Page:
Professional digital SLR cameras, hereinafter referred to as CZK, have a full-frame matrix, which is the size of a standard 35mm film. Entry-level CZKs have a smaller matrix.
They are called cropped CZK including here https://www.artlook.us/service/gay-wedding-photographers-nyc/. The crop factor shows the ratio of the CCD sensor to the standard full-frame sensor. For example, entry-level Nikons, such as the Nikon d3100, have a crop factor, that is, a matrix, that is 1.5 times smaller than a full-frame matrix.
This means that the FR of the lens for such a CZK must be multiplied by 1.5. For example, an 18mm FR on a Nikon d3100 will have the same field of view as a 27mm FR at full frame. And FR 50 mm will be like 75 mm in full frame.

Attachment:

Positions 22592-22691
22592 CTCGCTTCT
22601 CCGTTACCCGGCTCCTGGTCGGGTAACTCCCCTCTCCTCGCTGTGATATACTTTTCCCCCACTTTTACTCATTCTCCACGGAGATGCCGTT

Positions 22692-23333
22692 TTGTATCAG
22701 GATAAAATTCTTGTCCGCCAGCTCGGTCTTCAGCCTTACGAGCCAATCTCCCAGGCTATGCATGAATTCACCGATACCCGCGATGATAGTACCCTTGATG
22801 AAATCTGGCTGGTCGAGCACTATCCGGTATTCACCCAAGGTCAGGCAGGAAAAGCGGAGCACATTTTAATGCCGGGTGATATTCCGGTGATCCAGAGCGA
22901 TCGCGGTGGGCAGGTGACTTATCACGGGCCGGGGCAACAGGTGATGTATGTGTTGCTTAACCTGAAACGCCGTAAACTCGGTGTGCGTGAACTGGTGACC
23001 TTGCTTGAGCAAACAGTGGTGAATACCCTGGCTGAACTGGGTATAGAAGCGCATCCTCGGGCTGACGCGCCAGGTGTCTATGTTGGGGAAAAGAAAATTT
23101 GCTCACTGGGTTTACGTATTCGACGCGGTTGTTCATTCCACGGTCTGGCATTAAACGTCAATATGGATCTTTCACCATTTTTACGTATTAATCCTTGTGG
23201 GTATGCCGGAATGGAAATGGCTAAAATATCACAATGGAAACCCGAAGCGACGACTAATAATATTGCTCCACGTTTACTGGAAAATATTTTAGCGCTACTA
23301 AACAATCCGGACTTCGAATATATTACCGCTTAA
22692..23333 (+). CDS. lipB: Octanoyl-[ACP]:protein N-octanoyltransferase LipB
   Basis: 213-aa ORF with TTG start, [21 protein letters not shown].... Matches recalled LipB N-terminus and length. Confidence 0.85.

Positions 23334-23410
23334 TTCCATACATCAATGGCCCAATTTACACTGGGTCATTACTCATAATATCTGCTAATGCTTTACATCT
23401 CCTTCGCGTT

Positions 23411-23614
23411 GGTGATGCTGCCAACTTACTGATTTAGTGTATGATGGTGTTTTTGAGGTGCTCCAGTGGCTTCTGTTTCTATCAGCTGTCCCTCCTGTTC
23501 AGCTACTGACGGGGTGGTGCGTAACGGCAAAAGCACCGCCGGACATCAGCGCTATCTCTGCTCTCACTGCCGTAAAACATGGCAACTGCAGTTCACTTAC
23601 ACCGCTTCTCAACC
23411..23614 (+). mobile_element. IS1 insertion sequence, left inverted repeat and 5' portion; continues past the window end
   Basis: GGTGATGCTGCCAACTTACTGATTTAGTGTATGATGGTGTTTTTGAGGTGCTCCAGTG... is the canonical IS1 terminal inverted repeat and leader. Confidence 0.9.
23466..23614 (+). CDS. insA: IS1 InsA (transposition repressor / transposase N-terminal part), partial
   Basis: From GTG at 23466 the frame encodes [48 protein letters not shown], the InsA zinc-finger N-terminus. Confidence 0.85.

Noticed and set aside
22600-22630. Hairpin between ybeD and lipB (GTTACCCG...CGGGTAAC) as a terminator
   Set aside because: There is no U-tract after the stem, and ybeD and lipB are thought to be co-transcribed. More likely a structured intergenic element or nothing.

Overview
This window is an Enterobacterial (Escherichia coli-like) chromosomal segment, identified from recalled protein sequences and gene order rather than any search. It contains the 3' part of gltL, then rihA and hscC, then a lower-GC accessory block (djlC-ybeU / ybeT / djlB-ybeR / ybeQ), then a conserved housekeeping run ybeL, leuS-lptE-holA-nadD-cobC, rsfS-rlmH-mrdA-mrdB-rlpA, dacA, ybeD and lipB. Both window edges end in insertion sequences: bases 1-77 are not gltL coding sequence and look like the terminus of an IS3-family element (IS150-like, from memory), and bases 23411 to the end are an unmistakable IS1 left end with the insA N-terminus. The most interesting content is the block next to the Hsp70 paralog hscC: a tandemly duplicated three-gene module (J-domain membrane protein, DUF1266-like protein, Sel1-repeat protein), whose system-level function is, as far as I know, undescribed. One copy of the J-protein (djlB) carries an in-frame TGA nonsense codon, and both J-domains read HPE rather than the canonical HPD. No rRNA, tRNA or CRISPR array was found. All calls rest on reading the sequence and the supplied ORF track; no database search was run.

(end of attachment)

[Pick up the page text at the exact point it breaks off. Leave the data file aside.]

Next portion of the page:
In order for the viewing angle on a cropped CZK to be the same as on a full-frame one, you need to multiply the FR of the lens by the crop factor of the CZK.
There are lenses specifically for cropped matrices; Nikon has such lenses marked DX. But the FR on such lenses still correspond to the full frame. Remember, lenses for cropped CZKs cannot be used in full frame, lenses for full frame can be used in crop.